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Ship-to-ship oil transfer plans opposed

The National Trust has expressed their unease that an oil spill from a tanker close to the coast of the UK could have severe consequences to wildlife. The new minister for transport, Mike Penning, is planning to allow ship-to-ship transfers of oil off the coast of Suffolk, stating that the transfer of all liquids

“...will be very strictly controlled”.

However, the National Trust states that many small spills go unnoticed. Martin Atkinson, a National Trust property manager stated:

"We are concerned there could be damage to this important habitat should the worst happen,"

The transfer of oils would be controlled in a single designated area, and ships transferring oil would require a permit. Mr Penning further stated:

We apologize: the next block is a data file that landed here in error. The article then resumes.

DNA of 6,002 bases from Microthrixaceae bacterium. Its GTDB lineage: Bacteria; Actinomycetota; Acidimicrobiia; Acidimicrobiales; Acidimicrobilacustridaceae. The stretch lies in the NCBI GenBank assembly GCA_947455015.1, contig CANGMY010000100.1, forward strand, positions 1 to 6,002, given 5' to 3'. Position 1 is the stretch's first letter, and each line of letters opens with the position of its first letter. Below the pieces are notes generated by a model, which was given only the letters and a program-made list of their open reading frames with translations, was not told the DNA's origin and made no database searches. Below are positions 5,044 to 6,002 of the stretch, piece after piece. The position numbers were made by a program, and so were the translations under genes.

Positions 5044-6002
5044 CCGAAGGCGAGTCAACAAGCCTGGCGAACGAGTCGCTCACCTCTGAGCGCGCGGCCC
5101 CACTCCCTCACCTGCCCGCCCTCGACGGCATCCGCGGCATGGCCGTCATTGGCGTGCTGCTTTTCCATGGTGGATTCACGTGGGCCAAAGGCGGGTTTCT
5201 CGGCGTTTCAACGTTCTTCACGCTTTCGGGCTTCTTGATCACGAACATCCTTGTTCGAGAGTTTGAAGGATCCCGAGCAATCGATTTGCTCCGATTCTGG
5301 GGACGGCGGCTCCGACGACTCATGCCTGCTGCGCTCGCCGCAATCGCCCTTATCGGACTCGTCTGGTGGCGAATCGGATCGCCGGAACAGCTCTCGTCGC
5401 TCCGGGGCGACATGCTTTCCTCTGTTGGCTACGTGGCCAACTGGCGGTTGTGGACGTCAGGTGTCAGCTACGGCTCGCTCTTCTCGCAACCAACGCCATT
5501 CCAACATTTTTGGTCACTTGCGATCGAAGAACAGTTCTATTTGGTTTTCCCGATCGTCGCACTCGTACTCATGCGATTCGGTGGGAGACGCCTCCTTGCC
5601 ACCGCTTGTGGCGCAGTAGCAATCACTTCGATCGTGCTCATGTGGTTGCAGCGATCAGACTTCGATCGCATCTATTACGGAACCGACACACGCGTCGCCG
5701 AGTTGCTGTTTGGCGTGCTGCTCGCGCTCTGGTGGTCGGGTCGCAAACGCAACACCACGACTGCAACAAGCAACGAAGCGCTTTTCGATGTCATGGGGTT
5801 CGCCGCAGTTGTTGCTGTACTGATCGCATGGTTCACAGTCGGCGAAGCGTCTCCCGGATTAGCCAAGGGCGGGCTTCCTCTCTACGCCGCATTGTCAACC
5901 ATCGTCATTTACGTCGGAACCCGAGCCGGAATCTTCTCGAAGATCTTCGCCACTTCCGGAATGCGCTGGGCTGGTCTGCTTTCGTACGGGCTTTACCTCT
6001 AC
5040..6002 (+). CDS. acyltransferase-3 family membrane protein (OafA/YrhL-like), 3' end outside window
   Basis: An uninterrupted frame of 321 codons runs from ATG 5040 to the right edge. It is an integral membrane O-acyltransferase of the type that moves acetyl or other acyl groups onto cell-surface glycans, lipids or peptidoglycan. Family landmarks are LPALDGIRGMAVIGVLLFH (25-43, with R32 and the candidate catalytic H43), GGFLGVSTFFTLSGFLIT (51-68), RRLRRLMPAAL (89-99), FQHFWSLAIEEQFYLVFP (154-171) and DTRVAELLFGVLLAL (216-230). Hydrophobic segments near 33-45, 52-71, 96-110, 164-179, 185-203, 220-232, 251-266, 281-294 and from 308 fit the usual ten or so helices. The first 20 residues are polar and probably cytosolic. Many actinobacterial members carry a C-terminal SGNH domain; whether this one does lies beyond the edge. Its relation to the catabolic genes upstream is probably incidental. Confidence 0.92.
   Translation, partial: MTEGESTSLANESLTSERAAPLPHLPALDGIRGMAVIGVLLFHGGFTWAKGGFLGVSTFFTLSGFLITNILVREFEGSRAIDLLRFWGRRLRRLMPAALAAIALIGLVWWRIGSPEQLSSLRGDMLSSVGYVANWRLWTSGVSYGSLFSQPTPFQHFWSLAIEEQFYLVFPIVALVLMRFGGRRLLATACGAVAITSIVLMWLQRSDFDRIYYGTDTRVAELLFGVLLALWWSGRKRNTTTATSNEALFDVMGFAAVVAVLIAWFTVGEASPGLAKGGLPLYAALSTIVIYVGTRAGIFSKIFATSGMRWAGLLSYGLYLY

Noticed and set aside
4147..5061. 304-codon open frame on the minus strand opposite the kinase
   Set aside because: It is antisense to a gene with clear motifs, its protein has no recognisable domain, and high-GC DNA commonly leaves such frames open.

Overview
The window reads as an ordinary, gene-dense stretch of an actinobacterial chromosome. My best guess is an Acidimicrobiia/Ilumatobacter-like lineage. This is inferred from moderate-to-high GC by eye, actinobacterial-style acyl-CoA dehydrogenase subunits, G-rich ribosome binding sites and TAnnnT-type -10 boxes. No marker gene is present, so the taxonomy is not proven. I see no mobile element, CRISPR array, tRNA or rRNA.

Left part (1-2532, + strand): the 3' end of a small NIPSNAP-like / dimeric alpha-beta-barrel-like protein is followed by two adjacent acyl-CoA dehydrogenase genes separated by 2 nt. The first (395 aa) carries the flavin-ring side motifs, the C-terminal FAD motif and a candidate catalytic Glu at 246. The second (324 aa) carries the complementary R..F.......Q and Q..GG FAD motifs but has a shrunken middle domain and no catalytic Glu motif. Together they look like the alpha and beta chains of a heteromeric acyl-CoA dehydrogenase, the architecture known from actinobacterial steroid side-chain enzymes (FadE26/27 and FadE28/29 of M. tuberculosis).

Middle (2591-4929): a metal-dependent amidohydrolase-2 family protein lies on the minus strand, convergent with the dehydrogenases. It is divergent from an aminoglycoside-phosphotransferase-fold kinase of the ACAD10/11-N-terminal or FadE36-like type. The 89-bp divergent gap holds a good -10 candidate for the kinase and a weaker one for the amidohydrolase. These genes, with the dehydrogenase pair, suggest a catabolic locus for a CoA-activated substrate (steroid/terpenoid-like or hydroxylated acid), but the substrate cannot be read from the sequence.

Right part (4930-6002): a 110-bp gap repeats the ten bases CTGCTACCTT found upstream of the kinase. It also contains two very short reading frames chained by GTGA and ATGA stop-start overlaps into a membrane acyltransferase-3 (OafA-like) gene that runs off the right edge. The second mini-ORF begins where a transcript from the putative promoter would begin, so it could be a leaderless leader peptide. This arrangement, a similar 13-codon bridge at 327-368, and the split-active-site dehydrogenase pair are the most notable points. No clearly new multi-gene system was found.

"The previous government had attempted to ban any ship-to-ship.

"But actually, what they were going to do was push it all 12.1 miles offshore, so we had no control over them at all.

"What we've got now is legislation in place which will protect the environment and allow the industry to safely do the work they need to do."

However, in response John Perkins, who is the secretary of the Southwold and Reydon society stated:

"You've got dozens of fairly poorly maintained Russian oil tankers with 10,000 to 30,000 gallons on board and the law of averages will tell you that whatever precautions somebody takes, you are going to get an accident.

"There are 30,000 jobs in Suffolk that depend on tourism and if suddenly all of your coastline is covered in oil, who is going to come here?"

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